The opinion of the court was delivered by: Ricardo M. Urbina United States District Judge
Document Nos.: 27, 28, 33, 34, 48, 50
MEMORANDUM OPINION DENYING THE FEDERAL DEFENDANTS' MOTION TO STRIKE; GRANTING THE DEFENDANTS' RENEWED MOTIONS TO DISMISS
This action arises from previously-litigated contract disputes and what the pro se plaintiff characterizes as the defendants' "fraud upon the Court(s)" during this earlier litigation. Due to the plaintiff's dissatisfaction with the results of the previous cases, filed in Pennsylvania state and federal courts, he has re-filed similar claims in this district and added claims against the United States. Specifically, the plaintiff alleges civil rights, contract, and tort violations, and seeks monetary damages, a declaratory judgment, and a writ of mandamus compelling the Attorney General to conduct an investigation of the alleged violations.
This matter is before the court on the federal defendants' motion to strike the plaintiff's first amended complaint, the federal defendants' renewed motion to dismiss, and the private and state defendants' renewed motions to dismiss.*fn1 Because the federal defendants' arguments in their motion to strike are not well-substantiated by law from this circuit, the court denies this motion. In addition, because the plaintiff's claims against the federal defendants lack subject-matter jurisdiction and fail to state a claim, the court grants the federal defendants' renewed motion to dismiss. Because venue for the plaintiff's claims against the private and state defendants is improper in this district, the court grants the private and state defendants' renewed motions to dismiss. Finally, because the statute of limitations bars the plaintiff's claims against defendant Forest Hills, the court grants its renewed motion to dismiss.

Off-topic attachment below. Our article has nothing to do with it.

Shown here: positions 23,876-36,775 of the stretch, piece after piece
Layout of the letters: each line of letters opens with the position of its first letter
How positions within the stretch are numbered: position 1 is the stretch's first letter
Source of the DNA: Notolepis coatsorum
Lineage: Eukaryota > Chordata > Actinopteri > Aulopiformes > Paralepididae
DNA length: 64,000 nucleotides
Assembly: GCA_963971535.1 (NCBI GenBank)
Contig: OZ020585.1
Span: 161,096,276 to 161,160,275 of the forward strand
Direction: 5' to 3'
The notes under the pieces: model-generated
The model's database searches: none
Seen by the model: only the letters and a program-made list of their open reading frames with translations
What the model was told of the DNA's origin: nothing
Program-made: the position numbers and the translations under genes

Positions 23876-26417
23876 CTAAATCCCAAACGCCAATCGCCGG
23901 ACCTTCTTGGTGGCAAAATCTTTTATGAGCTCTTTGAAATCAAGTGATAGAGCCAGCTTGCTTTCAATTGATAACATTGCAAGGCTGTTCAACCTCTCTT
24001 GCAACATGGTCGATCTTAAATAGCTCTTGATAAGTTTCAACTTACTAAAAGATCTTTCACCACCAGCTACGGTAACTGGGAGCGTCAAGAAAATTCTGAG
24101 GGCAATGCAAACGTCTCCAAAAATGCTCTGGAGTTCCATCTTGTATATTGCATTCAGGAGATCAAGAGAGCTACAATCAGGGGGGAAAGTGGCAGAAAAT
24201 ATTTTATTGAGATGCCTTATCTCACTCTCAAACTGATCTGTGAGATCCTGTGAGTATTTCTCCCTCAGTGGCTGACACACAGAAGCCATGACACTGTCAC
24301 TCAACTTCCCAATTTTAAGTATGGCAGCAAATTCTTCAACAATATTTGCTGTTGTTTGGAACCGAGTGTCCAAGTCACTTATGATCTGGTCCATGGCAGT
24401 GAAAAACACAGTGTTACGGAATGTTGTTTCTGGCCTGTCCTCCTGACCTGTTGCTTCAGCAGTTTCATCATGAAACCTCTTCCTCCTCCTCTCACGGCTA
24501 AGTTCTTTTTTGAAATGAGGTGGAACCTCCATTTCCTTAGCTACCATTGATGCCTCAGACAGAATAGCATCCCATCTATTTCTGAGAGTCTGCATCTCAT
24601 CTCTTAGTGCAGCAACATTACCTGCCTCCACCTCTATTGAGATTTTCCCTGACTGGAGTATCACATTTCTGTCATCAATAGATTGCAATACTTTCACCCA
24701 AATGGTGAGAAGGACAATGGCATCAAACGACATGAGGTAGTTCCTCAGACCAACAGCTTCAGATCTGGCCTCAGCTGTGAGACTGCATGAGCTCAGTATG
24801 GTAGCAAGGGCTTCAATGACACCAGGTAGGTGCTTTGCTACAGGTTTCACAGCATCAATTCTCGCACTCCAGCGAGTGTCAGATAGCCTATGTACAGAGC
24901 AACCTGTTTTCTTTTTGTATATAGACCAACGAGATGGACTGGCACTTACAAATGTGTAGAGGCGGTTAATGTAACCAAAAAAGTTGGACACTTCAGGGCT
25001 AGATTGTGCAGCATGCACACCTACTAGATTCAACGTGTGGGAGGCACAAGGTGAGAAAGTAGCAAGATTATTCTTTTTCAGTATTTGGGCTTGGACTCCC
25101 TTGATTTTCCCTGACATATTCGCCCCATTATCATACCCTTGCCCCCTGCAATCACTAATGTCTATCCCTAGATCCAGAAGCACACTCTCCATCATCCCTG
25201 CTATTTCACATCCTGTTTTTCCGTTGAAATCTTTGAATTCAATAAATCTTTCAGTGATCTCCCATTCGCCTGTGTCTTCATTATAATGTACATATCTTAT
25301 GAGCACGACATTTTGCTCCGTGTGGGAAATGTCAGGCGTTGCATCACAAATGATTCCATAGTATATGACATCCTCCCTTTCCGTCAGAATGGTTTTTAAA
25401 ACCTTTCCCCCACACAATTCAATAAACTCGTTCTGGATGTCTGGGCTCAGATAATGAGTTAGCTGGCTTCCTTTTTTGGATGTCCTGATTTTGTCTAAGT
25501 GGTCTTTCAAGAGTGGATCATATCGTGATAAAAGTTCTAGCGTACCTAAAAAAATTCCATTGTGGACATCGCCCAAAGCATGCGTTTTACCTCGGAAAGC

In his first amended complaint, the plaintiff outlines contract disputes originating from (1) a 1989 contract between his corporation and defendant Pennsylvania to build a "box-culvert" in Clearfield, Pennsylvania; (2) a 1989 contract between his corporation and defendant Forest Hills to build storm sewers in Pennsylvania; (3) a 1989 contract with defendant Glenn involving a waterline project; and (4) a 1986 contract with defendant Pittsburgh to build a pump station. Compl. at 7, 11-12, 16-17, 20-22. The plaintiff makes vague allegations that all or some of the defendants committed "fraud upon the Court(s)" during the plaintiff's prior litigation involving these projects in Pennsylvania state and federal courts. Id. at 10-11, 15, 20, 23.
The plaintiff charges the private and state defendants with civil rights, contract, and tort violations. Id. at 25-26. In addition, the plaintiff charges that defendants Pennsylvania and the United States, through their respective judges, violated the Constitution when the judges ruled against the plaintiff. Id. at 9-10, 14-15, 19-20, 23-24. He also pleads, without specificity, that these judges conspired during the court proceedings to commit fraud and thereby deprive him of his right to a jury trial. Id. at 27. According to the plaintiff, defendant Mecham, acting through the federal judges, deprived the plaintiff of his constitutional rights by creating a policy prohibiting corporations from appearing in court pro se and conspiring with the federal judges to use this policy to block the plaintiff's access to federal courts. Id. at 6-7, 27-28. Further, the plaintiff charges that the federal judges violated the Federal Tort Claims Act ("FTCA"), 28 U.S.C. § 1346, by ruling against him. Id. at 27-30.